Almost three-quarters of food and drink manufacturers operating in the UK are upbeat about their prospects in the next year, although they are divided on their thoughts about the longer-term impact of Brexit, a survey carried out by accountancy and business advisory firm BDO has shown.

Some 73% of respondents described themselves as “positive” or “very positive” in their outlook for the next 12 months, which BDO described as a level of “strong business confidence”. The figure was six percentage points down on a year earlier.

However, the UK’s departure from the EU and its possible impact on the sector split respondents, with 14% arguing Brexit would have a positive overall impact on the industry in the medium to long term, an identical proportion claiming it would be “negative” for the market, 32% arguing there would be no impact and 40% saying it was too soon to judge.

Respondents were also divided about whether the UK government could negotiate what BDO called “a favourable post-Brexit environment” for the country’s food and drink industry. Some 31% believed the Government would not be able to emerge with such a deal, 32% said Prime Minister Theresa May would be successful in reaching that kind of settlement, while 37% said they did not know.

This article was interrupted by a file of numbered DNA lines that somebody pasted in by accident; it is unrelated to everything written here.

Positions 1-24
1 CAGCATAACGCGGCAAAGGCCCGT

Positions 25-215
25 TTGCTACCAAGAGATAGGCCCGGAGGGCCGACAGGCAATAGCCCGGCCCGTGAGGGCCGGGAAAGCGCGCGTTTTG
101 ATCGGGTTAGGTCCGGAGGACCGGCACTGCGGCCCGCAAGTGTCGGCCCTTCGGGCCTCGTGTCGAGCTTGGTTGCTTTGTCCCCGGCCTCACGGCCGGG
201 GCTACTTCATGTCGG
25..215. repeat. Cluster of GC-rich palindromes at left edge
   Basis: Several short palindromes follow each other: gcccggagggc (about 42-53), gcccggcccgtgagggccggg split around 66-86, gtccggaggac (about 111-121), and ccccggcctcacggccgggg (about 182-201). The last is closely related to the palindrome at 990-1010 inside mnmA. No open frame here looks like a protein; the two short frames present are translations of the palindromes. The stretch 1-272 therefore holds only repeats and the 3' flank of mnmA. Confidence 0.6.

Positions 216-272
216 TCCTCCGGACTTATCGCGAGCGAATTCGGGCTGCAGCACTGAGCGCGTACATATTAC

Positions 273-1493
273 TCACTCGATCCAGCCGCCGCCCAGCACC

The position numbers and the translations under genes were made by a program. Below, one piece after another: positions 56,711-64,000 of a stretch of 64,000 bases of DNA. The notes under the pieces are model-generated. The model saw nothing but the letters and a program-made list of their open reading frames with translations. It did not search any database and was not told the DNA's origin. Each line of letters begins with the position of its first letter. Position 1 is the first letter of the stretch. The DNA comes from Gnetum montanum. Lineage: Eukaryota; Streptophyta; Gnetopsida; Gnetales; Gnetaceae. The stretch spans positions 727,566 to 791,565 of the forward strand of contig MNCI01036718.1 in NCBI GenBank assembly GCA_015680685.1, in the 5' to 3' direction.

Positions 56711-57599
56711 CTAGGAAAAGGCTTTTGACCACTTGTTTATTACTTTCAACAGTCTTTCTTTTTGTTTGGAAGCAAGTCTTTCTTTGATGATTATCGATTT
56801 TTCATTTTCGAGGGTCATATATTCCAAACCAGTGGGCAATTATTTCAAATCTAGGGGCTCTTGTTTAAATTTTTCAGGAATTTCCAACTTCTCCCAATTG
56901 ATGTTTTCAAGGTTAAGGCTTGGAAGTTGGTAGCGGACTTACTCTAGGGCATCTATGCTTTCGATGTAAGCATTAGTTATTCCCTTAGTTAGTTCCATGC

Export opportunities were identified by 31% as the “key positive impact of Brexit”, BDO said. However, 57% of companies surveyed said the UK’s exit from the bloc would “negatively affect access to labour and skills”.

Focusing on the next 12 months, over nine in ten saw new product development as “the biggest opportunity” over the next 12 months, while two-thirds would be investing in automation.

BDO said the appetite for M&A was “on the up”, pointing to 27% of firms expecting growth to come from deal-making, up from 15% last year.

Meanwhile, some 28% of respondents have reported a decrease in operating margins this year, with raw materials inflation having an impact on their bottom lines.

Paul Davies, the head of BDO’s food and drink division, said: “The industry continues to be faced by challenges predominantly related to price and margins, and Brexit brings with it new challenges. But it is promising to see high levels of positivity in the industry, with firms pushing forward and adjusting their business plans to make the most of the opportunities available.
“Food and drink businesses are a driving force of growth, contributing jobs and revenue to the UK economy. Yet they are at risk of being overlooked as the UK prepares to leave the European Union. We believe the Government can do more to support the industry by ensuring they have open and simple access to world markets to successfully continue trading and deliver growth through new export opportunities. With a workforce where about one in four employees are non-UK EU nationals, the Government needs to deliver simple access to global talent to help secure the industry’s future.”